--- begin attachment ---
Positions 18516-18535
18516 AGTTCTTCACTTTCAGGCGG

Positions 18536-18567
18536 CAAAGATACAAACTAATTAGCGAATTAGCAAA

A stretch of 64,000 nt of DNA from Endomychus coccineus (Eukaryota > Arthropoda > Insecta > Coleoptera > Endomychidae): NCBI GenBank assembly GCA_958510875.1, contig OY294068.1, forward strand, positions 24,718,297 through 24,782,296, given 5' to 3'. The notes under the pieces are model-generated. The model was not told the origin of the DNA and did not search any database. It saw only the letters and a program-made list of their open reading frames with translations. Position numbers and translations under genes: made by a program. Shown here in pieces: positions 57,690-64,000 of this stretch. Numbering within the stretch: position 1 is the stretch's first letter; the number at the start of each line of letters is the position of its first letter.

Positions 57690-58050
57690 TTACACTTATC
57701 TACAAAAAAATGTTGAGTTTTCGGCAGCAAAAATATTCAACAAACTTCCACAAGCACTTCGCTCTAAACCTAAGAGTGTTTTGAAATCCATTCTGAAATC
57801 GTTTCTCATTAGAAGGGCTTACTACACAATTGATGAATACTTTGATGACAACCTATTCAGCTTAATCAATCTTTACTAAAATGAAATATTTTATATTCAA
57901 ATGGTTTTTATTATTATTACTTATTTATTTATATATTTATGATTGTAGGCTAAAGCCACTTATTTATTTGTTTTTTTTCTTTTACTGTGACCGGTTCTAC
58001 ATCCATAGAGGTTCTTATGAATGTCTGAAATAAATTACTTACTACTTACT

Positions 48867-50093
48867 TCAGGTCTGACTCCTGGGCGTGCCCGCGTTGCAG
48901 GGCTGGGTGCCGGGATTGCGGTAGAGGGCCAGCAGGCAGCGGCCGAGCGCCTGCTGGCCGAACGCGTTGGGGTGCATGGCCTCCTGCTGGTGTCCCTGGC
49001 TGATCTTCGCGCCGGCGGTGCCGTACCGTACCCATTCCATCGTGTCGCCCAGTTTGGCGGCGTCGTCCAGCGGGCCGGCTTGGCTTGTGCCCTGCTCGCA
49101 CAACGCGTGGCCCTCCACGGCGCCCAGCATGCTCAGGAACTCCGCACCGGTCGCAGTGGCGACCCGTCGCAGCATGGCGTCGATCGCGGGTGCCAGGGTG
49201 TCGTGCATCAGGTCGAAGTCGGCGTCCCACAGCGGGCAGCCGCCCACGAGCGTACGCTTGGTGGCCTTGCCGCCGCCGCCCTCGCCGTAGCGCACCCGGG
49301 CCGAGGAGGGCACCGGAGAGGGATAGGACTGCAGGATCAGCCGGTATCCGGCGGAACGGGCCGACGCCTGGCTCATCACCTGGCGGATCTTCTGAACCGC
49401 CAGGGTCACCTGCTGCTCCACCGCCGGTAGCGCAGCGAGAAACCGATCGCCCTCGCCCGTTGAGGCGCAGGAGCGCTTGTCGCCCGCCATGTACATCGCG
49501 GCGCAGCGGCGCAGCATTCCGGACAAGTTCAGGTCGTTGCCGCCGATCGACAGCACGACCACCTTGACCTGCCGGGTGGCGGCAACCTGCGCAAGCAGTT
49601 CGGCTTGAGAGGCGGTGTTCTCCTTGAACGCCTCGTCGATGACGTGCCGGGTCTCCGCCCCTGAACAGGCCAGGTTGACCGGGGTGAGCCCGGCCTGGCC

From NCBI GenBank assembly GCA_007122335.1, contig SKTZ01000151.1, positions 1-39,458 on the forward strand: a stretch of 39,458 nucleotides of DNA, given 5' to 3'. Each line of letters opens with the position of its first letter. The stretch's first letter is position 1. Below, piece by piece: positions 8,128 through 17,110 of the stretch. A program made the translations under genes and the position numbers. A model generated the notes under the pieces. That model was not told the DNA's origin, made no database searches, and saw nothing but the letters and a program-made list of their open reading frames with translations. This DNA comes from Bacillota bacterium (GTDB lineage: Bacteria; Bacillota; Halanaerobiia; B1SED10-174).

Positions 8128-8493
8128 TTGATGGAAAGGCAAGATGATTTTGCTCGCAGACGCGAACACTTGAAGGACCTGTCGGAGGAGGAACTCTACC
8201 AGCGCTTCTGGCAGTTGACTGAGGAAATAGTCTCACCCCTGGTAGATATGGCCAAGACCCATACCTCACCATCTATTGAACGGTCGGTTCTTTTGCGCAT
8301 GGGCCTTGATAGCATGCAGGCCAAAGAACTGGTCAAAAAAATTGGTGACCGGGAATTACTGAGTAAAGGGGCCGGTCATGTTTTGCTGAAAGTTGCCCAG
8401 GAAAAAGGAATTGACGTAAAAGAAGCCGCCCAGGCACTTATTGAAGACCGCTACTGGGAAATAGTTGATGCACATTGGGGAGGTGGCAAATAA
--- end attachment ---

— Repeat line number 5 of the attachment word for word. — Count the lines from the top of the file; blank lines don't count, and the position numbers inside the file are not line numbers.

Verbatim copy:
A stretch of 64,000 nt of DNA from Endomychus coccineus (Eukaryota > Arthropoda > Insecta > Coleoptera > Endomychidae): NCBI GenBank assembly GCA_958510875.1, contig OY294068.1, forward strand, positions 24,718,297 through 24,782,296, given 5' to 3'. The notes under the pieces are model-generated. The model was not told the origin of the DNA and did not search any database. It saw only the letters and a program-made list of their open reading frames with translations. Position numbers and translations under genes: made by a program. Shown here in pieces: positions 57,690-64,000 of this stretch. Numbering within the stretch: position 1 is the stretch's first letter; the number at the start of each line of letters is the position of its first letter.